The solution 27 within the tank 18 may be ejected into the space below through a nozzle device 30 along with the inert gas contained in the vessel 1. The device 30 has, as shown in FIG. 1, a dome-shaped cap 32 formed with a number of ejection openings 31 and a diaphragm 33 made of rubber or similar material. The diaphragm 33 is designed for normally blocking the solution 27 from flowing therethrough and to be ruptured only when the inert gas contained under elevated pressure within vessel 1 flows into the tank 18 upon breakage of the sealing cap to permit the solution 18 to flow into the space therebelow along with the high pressure inert gas.

A hammer 34 for impinging the striker 9 and a compression spring 35 acting resiliently on the hammer 34 are contained in a frame 36 which is secured at the upper end thereof to the outer connector 14. A holder 37 is secured at the upper end thereof to the hammer 34 and engaged at the lower end thereof by the lower end of the frame 36 so as to retract the hammer 34 downwards against the force of spring 35. A guide member 39 is threadedly mounted to the hammer 34 for guiding the spring 35 into contact with the lower face of a flange 38 of the hammer 34. A tubular member 44 and a plate 45 are interposed between the lower end of the holder 37 and a set screw 41. The latter screw 41 operates for pressing the holder 37 against a contact surface 40 of the frame 36 for locking the holder 37 in position. The tubular member 44 has a plunger 43 engaged by the screw 41, and a heat fusible element 42 therein, said element 42 comprising a low melting alloy material. The lower end of the holder 37 has a bent portion 47 abutting on an inclined surface 46 of the frame 36. The holder 37 is locked in the position shown in FIGS. 1 and 3 under the friction exerted from the set screw by way of the heat fusible element and the plate 45 and the engagement of the bent portion 47 with the inclined surface 46.

In operation, the fire extinguisher of the present invention is screwed to the ceiling 4, as shown in FIG. 1. In cases a fire has broken out and the room temperature has increased to a certain level, the element 42 housed within the member 44 is fused so as to flow out through a gap between the member 44 and the plunger 43 or through openings in the member 44, not shown. The spring force exerted by the compression spring 35 on the holder 37 acts for disengaging the bent portion 47 from the inclined surface 46 and unlocking the holder 37. The hammer 34 is urged to impinge on the striker 9 under the force of the compression spring and the knife edge 8 formed at the foremost part of the striker 9 severs the cap 2 of the vessel 1 to permit the gas therein to pass through the conduits 26 into the tank 18. The diaphragm 33 is then broken under the high pressure now prevailing in the tank to permit the solution 27 contained therein to flow into the space therebelow through orifices 31 of the nozzle device 30 along with the inert gas for extinguishing the fire.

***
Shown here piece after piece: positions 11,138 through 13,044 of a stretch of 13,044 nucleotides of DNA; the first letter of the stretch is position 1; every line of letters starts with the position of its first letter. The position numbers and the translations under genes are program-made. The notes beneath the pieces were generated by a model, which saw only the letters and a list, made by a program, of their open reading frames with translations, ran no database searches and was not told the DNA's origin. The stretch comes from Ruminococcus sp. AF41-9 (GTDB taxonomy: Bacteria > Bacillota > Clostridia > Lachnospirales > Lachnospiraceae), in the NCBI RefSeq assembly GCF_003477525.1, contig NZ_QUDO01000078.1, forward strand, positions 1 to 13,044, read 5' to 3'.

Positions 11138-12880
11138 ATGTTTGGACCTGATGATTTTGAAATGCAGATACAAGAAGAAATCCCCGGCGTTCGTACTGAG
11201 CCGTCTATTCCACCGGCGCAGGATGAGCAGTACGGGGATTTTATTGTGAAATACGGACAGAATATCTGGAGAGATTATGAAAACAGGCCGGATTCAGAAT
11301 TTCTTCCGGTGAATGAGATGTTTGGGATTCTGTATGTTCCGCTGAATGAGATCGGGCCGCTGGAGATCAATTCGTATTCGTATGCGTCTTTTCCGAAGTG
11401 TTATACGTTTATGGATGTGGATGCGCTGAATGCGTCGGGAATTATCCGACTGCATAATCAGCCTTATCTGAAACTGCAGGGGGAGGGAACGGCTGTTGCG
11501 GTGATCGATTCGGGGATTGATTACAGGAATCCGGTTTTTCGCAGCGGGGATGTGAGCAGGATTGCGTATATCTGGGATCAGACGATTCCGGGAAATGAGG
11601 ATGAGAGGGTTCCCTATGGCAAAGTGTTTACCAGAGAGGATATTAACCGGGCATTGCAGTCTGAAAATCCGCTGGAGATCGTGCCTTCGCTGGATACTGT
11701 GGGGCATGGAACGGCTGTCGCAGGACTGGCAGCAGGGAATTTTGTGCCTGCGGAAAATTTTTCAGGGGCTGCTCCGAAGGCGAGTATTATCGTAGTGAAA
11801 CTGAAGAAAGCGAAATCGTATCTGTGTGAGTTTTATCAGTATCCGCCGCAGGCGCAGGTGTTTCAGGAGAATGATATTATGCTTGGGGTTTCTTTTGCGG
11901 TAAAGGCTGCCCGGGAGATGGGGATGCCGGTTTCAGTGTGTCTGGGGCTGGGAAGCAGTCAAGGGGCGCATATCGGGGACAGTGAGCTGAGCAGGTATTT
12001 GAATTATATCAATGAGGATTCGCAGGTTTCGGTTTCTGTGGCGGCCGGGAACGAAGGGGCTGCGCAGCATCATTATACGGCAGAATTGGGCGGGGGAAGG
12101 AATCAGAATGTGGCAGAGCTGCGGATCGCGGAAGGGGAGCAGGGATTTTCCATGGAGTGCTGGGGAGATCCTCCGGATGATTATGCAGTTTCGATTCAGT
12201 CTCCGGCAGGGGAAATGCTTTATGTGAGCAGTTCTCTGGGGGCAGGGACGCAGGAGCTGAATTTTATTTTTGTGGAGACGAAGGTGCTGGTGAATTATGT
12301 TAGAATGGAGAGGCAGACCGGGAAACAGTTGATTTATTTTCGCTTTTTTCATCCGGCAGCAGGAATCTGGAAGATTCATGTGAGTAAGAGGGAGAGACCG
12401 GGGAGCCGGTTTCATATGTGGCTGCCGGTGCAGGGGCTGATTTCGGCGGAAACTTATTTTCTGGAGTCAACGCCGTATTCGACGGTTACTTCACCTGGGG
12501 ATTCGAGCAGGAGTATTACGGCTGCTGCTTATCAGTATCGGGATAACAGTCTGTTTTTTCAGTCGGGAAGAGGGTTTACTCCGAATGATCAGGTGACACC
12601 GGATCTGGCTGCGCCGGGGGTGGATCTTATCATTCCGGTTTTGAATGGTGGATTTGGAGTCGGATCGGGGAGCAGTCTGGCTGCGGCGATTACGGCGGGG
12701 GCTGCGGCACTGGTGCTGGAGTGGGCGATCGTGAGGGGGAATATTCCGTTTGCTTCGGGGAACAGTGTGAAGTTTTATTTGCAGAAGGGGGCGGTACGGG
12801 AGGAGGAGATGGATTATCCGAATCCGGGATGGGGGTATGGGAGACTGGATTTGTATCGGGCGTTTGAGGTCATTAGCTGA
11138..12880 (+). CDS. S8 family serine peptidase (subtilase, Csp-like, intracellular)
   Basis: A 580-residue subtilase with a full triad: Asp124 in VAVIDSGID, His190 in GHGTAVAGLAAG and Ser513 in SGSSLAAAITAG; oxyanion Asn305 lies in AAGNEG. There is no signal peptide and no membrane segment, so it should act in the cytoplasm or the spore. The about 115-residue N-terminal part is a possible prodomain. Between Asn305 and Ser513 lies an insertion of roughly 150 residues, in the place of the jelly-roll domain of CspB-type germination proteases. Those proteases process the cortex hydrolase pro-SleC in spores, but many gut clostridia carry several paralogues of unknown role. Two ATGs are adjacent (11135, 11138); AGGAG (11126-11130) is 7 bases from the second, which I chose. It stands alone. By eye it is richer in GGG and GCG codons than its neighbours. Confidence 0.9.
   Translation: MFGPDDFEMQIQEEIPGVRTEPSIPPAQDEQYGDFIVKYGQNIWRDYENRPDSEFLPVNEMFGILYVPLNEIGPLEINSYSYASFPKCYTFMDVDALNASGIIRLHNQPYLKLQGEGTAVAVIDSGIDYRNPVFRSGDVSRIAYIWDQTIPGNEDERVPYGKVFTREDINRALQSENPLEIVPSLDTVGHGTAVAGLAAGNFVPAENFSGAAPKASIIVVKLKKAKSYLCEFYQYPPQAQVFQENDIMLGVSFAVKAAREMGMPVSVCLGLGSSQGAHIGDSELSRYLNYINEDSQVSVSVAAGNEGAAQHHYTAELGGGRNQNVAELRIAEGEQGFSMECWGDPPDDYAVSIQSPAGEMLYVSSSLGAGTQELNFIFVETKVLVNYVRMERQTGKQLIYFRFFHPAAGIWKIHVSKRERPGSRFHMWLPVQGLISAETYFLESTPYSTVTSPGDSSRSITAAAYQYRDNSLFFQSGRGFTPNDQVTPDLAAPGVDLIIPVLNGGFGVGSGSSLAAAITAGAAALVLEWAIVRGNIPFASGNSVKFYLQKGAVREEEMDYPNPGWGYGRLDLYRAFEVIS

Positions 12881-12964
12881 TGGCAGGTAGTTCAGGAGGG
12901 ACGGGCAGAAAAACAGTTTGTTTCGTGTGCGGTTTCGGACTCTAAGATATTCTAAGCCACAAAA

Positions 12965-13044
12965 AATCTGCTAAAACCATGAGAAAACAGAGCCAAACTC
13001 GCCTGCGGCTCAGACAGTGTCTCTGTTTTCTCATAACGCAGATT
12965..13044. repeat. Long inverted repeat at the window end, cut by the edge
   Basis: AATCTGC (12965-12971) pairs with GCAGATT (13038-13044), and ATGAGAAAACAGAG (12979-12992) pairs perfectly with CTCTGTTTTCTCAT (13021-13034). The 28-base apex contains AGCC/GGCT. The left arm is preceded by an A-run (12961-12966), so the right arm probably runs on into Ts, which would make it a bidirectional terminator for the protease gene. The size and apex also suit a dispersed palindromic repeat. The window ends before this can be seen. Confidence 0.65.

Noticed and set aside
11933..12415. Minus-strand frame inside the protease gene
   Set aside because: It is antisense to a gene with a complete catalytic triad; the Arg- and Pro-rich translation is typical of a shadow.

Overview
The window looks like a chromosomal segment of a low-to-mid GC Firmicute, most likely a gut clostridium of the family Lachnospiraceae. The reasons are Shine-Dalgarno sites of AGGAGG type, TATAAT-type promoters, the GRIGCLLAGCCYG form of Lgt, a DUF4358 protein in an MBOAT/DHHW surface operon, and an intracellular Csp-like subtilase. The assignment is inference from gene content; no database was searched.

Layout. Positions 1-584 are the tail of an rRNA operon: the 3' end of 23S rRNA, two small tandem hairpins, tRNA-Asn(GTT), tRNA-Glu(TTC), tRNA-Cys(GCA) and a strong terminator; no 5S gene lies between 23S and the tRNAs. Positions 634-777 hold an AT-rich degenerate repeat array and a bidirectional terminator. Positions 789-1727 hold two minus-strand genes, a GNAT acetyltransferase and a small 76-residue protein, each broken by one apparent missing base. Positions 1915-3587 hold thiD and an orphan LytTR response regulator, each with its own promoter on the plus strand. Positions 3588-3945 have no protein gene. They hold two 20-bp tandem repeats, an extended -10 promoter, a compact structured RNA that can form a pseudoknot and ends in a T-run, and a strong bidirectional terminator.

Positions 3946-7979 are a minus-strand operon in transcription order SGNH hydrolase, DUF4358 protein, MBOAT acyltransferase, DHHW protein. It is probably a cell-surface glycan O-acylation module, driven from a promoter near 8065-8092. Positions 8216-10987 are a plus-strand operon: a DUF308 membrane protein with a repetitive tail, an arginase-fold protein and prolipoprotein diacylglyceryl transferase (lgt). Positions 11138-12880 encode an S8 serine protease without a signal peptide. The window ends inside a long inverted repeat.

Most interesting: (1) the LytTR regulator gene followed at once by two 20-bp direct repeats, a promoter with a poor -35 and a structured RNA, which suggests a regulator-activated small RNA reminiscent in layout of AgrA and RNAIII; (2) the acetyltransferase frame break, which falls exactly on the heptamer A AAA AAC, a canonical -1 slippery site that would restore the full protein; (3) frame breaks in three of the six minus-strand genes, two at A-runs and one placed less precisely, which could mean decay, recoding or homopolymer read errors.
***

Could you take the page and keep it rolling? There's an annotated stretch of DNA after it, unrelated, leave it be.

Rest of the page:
The heat fusible element 42 made of low melting alloy material and designed for sensing the occurrence of a fire is normally urged by a plunger 43 within the tubular 44 for compression. Thus, the element is not subjected to a tensile force as when the element is designed as a holder 37 and therefore is less liable to deterioration with time. Moreover, the fire extinguisher of the present invention is not liable to come into erroneous operation on occasions other than actual occurrence of a fire. In addition, since the tank 18 has a toroidal or doughnut-like shape and may be mounted around the outer connector 14, the inert gas contained in the vessel 1 can be transferred instantly into the tank 18. Also when the tank 18 is of such a capacity as to contain as much solution 27 as is required for extinguishing the fire occurring in a room or enclosure, the vertical dimension of the toroidal tank 18 may be minimized.

With a tank 18 of 36 liters and a vessel 1 of 15 liters in capacity, as a typical example, the solution 27 will flow out continuously through the nozzle 30 for about 20 seconds to extinguish the fire that has occurred in a room having a surface area of 10 m2.

Patent Citations
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Referenced by
Citing PatentFiling datePublication dateApplicantTitle
US5868205 *Feb 27, 1997Feb 9, 1999Fail Safe Safety Systems, Inc.Self-contained automatic fire extinguisher
US5881819 *May 14, 1997Mar 16, 1999Dellawill, Inc.Fire extinguisher
US6053256 *Jul 17, 1998Apr 25, 2000Pacific Scientific CompanyFire extinguishing system
US7182143Mar 23, 2004Feb 27, 2007Neal HallAutomatic appliance fire extinguisher system
US7703640 *Feb 1, 2006Apr 27, 2010Anthony Scott HollarsHeat actuated puncturing mechanism for a compressed gas cartridge
US8235249 *Apr 27, 2010Aug 7, 2012Hollars Anthony SHeat actuated puncturing mechanism for a compressed gas cartridge
US8607888Feb 14, 2008Dec 17, 2013Michael Jay NusbaumSelf-contained automatic fire extinguisher
US20120318535 *Nov 29, 2010Dec 20, 2012Fpg Korea Co., Ltd.Panel type extinguisher vessel
EP0139049A1 *Oct 20, 1983May 2, 1985Kiyoshi KatoAutomatic fire extinguisher
WO2009067870A1 *Jul 17, 2008Jun 4, 2009Taili ZhouHigh-reliable electronic ignition device and aerosol fire extinguisher
Classifications
U.S. Classification169/57, 169/85, 169/9, 169/26, 169/42
International ClassificationA62C35/02
Cooperative ClassificationA62C35/02
European ClassificationA62C35/02